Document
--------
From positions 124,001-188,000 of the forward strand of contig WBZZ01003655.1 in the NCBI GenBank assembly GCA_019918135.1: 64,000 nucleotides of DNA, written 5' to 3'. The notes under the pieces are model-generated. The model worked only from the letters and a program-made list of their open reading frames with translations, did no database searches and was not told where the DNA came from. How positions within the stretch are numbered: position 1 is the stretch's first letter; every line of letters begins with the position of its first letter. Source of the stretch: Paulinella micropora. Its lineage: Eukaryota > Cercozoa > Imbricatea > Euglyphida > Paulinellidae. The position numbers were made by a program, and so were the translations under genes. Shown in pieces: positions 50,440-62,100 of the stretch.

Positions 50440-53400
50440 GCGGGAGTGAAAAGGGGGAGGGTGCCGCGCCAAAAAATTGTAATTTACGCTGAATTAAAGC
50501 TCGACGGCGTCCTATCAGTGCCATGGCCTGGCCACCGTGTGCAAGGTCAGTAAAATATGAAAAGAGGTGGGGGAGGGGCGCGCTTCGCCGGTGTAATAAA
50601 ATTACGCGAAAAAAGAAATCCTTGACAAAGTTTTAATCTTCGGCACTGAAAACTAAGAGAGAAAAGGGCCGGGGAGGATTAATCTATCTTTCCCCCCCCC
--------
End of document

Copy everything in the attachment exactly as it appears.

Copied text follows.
From positions 124,001-188,000 of the forward strand of contig WBZZ01003655.1 in the NCBI GenBank assembly GCA_019918135.1: 64,000 nucleotides of DNA, written 5' to 3'. The notes under the pieces are model-generated. The model worked only from the letters and a program-made list of their open reading frames with translations, did no database searches and was not told where the DNA came from. How positions within the stretch are numbered: position 1 is the stretch's first letter; every line of letters begins with the position of its first letter. Source of the stretch: Paulinella micropora. Its lineage: Eukaryota > Cercozoa > Imbricatea > Euglyphida > Paulinellidae. The position numbers were made by a program, and so were the translations under genes. Shown in pieces: positions 50,440-62,100 of the stretch.

Positions 50440-53400
50440 GCGGGAGTGAAAAGGGGGAGGGTGCCGCGCCAAAAAATTGTAATTTACGCTGAATTAAAGC
50501 TCGACGGCGTCCTATCAGTGCCATGGCCTGGCCACCGTGTGCAAGGTCAGTAAAATATGAAAAGAGGTGGGGGAGGGGCGCGCTTCGCCGGTGTAATAAA
50601 ATTACGCGAAAAAAGAAATCCTTGACAAAGTTTTAATCTTCGGCACTGAAAACTAAGAGAGAAAAGGGCCGGGGAGGATTAATCTATCTTTCCCCCCCCC